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16 May 2023 | Comment | Article by Ruth Davies

Inquest finds veteran’s undiagnosed PTSD led to suicide

An inquest into the death of a thirty-nine-year-old former soldier, has found NHS and Army failings as war veteran’s undiagnosed PTSD led to suicide.

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Jonathan Philip Cole, from Ironville in Derbyshire, died as result of suicide by hanging ahead of his 40th birthday. He had served in the Armed Forces between 1997 and 2013 and developed PTSD following his tour of Afghanistan in 2009 (Herrick 10). Jonny was medically discharged with physical injuries in 2013, without a formal diagnosis of PTSD.

During the inquest, which ran for 14 days at Derby Coroner’s Court in March and April 2023 and Chesterfield Coroner’s Court in June and September 2022. The coroner heard how Jonny made multiple attempts at suicide and self-harm because of his PTSD, between 2010 and 2018.

Jonny’s widow Teresa Cole was concerned that there was no attempt to treat his mental health symptoms until nearly three years after his tour, that the treatment was minimal and proved to be insufficient. Jonny attempted overdoses in 2016 and 2018, of which the NHS were aware, and there was no referral for review by a psychiatrist or treatment.

Jonny did not receive a formal diagnosis of PTSD whilst serving and upon leaving the armed forces, no formal diagnosis of PTSD was ever given while Jonny was alive.

Teresa has waited over four and a half years for the coroners’ conclusion into his death. Teresa Cole instructed solicitors at Hugh James to represent her at the inquest, which was first opened in December 2018, but left part heard, as the coroner was not aware until the day that Jonny was a veteran. Hugh James solicitor Leigh Bowen appointed Edward Ramsay a barrister from 12KBW on behalf of the family.

Described by Teresa as a “bubbly chap” that “everyone loved”, Mr Cole did get some treatment from the military for his psychological trauma, taking part in eight sessions of “eye movement desensitisation and reprocessing therapy” (EDMR), a psychotherapy that helps people process and recover from distressing past experiences.

Mr Cole’s inquest, held at Chesterfield Coroner’s Court yesterday (Tuesday, April 25), heard how the recommended number of EDMR therapy sessions for combat trauma is between 16 and 24, significantly more than the eight he received.

Two “prevention of future death” reports will be filed by the coroner, a significant step which is rarely made following inquests, noting a number of failings in Mr Cole’s case – one for Nottinghamshire Healthcare Foundation Trust and the other for the Ministry of Defence.

Issues raised for the Nottinghamshire Healthcare Foundation Trust included ensuring adequate services for veterans in the mental healthcare system, as well as ensuring that veterans don’t end up bouncing between services due to having to make self-referrals.

Whilst Ms Cartwright, the coroner, acknowledged that the Ministry of Defence has made improvements to its training and instruction surrounding PTSD, she raised the issue of the numbers and shortage of psychologists and therapists equipped to deal with PTSD in the military.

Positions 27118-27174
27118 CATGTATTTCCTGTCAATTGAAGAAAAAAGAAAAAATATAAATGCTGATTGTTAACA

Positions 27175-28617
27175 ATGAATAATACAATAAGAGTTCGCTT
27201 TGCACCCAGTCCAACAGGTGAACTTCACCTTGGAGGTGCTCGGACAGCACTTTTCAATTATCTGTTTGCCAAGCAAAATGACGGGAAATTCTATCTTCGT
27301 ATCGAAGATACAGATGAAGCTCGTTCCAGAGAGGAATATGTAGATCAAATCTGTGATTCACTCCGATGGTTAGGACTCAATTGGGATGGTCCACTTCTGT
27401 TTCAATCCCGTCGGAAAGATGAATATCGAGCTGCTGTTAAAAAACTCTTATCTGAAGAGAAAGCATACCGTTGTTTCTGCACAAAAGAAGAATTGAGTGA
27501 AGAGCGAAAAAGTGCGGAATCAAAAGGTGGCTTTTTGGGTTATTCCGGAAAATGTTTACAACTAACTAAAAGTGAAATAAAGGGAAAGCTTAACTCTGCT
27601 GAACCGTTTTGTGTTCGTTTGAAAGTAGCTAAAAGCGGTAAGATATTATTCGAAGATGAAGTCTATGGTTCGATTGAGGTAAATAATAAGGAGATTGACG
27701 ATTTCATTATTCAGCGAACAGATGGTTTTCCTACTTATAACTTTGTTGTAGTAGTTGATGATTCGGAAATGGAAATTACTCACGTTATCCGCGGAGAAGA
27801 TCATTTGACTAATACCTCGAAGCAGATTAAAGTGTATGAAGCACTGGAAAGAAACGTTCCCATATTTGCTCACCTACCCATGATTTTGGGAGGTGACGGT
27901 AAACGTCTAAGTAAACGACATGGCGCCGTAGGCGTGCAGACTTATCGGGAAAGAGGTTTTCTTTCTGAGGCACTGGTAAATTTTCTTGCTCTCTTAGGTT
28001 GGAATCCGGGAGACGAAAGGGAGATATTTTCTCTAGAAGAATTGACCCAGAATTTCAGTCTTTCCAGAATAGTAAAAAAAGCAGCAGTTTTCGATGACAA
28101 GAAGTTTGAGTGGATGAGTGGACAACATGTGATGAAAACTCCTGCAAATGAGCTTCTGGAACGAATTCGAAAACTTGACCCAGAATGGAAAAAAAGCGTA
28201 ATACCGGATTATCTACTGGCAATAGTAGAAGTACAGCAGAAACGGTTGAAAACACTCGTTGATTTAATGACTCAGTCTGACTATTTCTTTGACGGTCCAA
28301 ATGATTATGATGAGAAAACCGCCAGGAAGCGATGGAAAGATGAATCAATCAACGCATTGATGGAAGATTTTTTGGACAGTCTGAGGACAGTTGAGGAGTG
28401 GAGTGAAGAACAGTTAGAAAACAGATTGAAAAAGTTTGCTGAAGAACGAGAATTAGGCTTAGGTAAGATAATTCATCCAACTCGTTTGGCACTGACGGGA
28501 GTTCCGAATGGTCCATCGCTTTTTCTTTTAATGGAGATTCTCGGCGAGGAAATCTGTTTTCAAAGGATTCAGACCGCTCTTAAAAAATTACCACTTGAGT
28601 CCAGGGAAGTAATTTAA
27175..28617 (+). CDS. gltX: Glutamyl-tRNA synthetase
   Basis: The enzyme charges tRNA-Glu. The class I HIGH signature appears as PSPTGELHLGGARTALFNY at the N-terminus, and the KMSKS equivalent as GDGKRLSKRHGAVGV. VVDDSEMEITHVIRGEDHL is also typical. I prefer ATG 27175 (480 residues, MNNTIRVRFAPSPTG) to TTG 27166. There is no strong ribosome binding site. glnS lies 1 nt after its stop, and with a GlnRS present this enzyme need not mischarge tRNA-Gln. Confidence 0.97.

Commenting on the verdict, Teresa Cole, Jonny’s widow, said:

“The whole inquest process has been a long journey. It has been an emotional, traumatic and exhausting process which has greatly increased the distress of the family. It could have been avoided if Jonny had received the correct diagnosis and treatment after his tour of Afghanistan.

“The lack of effective intervention from the MoD and NHS was heart breaking. I would like to thank Leigh Bowen of Hugh James and counsel, Edward Ramsay, who supported me in the best way possible and fought to achieve the outcome received. I would also like to thank the coroner and her staff for the care and attention they have shown in establishing what happened to Jonny and in making recommendations for the future. I only hope the MoD and NHS will fully implement these recommendations so that no family ever has to go through what we have endured.”

Leigh Bowen Associate at Hugh James represented the family, commented:

“It has been an honour to assist Teresa throughout this difficult inquest process. She has sought a full investigation into the sad circumstances leading to Jonny’s death. Teresa’s focus has been to raise awareness of PTSD in the military, the impact it has on the soldier/veteran and their family.

“This case highlights the importance of recognising clear symptoms of PTSD and treating effectively. More needs to be done to raise awareness of military PTSD within NHS services, so the right treatment is available for veterans. Lessons urgently need to be learned and procedures changed by both the MoD and NHS services to prevent other families facing similar tragic loss.

“Credit must be given to Teresa who has been determined to seek justice for Jonny and highlight the failings of the MoD and NHS to hopefully prevent this happening to others. I hope this decision will go some way in allowing Teresa and family to draw a line under these heart-breaking events.”

If you have been affected by PTSD in the military, please get in contact with our military experts.

Author bio

Ruth Davies

Senior Associate

Ruth Davies is a Senior Associate within the Industrial Disease department at Hugh James. She qualified as a solicitor in 2011 specialising civil litigation before joining Hugh James in 2012. She has experience in dealing with group actions and claimant industrial disease litigation, with specialism in occupational noise induced hearing loss claims.

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